FIG. 15 shows a video display apparatus incorporating the subject invention including an input 200 for receiving a video signal, a Nyquist frequency suppression circuit of the subject invention 300 connected to the input, and a video display 400, for example a cathode ray tube, connected to the output of the Nyquist frequency suppression circuit 300 for displaying the video signal absent any moiré.
The above descriptions treat the video signal as a monochrome signal. It should be noted that the subject invention may also be applied to a color video signal. In particular, in the case of a luminance signal Y and two chrominance signals CR and CB, the following three arrangements may be used:
(1) only the luminance channel Y is processed and not the chrominance signals CR and CB (while some color moiré may appear, this arrangement has less hardware expenditure);
(2) The Nyquist frequency detector is connected only to the Y signal, and the output signal k is a fading control signal for all three channels Y, CR and CB; or
(3) Each channel Y, CR and CB are processed independently (while this may result in error in hue especially at transitions, these error are predictable).
In the case of direct color signals (red (R), green (G) and blue (B)), the following two arrangements may be used:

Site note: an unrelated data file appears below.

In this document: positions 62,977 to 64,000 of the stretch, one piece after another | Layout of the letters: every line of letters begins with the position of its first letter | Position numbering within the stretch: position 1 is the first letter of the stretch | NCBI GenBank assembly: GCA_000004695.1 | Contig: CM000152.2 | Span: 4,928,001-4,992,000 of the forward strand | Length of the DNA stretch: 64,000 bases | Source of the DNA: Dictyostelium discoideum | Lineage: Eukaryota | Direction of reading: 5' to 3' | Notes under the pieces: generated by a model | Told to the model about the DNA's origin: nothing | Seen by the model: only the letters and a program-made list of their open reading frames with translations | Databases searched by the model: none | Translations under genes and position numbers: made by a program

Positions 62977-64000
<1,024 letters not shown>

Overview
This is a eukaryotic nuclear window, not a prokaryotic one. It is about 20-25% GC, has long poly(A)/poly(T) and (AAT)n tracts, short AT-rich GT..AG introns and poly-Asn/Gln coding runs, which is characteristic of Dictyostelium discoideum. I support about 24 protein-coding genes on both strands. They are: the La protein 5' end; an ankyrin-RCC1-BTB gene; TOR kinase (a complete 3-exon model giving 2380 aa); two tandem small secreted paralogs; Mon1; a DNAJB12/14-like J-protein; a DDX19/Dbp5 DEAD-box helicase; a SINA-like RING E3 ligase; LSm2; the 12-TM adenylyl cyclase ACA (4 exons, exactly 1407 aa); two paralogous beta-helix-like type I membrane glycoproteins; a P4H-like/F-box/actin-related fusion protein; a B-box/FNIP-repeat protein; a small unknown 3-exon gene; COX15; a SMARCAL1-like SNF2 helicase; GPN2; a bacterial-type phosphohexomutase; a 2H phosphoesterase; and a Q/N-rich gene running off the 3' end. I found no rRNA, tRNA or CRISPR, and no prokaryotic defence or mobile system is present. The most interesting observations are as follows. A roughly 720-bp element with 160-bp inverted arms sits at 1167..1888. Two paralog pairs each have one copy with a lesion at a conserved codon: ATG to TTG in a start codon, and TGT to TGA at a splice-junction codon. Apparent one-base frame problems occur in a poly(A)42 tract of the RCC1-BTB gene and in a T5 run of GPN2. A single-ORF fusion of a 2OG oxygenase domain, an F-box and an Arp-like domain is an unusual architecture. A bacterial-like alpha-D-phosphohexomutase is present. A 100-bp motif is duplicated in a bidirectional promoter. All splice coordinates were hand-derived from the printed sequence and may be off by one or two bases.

(1) The Nyquist frequency detector is connected only to the G signal, and the output signal k is a fading control signal for the three channels R, G and B; or
(2) The color signals R, G and B are matrixed to form a Y signal which is then connected to the Nyquist frequency detector, the output signal k is then used as a fading signal for the three channels R, G and B.
It should also be noted that while the above description may be based in hardware, a suitably programmed digital processor may alternatively be used. In that case, for example, the low-pass filter, the Nyquist frequency detector and the blender, would be implemented in the software for the digital processor. The programmed digital processor then acts as a non-linear filter for the Nyquist frequency.
Numerous alterations and modifications of the structure herein disclosed will present themselves to those skilled in the art. However, it is to be understood that the above described embodiment is for purposes of illustration only and not to be construed as a limitation of the invention. All such modifications which do not depart from the spirit of the invention are intended to be included within the scope of the appended claims.
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|U.S. Classification||348/607, 348/909, 348/627, 348/624, 348/E05.077, 358/533|
|International Classification||H04N9/64, H04N5/21|
|Cooperative Classification||Y10S348/909, H04N5/21|
|Sep 19, 1997||AS||Assignment|
Owner name: PHILIPS ELECTRONICS NORTH AMERICA CORPORATION, NEW
Free format text: ASSIGNMENT OF ASSIGNORS INTEREST;ASSIGNOR:HENTSCHEL, CHRISTIAN;REEL/FRAME:008813/0084
Effective date: 19970918
|Sep 29, 2004||REMI||Maintenance fee reminder mailed|
|Mar 14, 2005||LAPS||Lapse for failure to pay maintenance fees|
|May 10, 2005||FP||Expired due to failure to pay maintenance fee|
Effective date: 20050313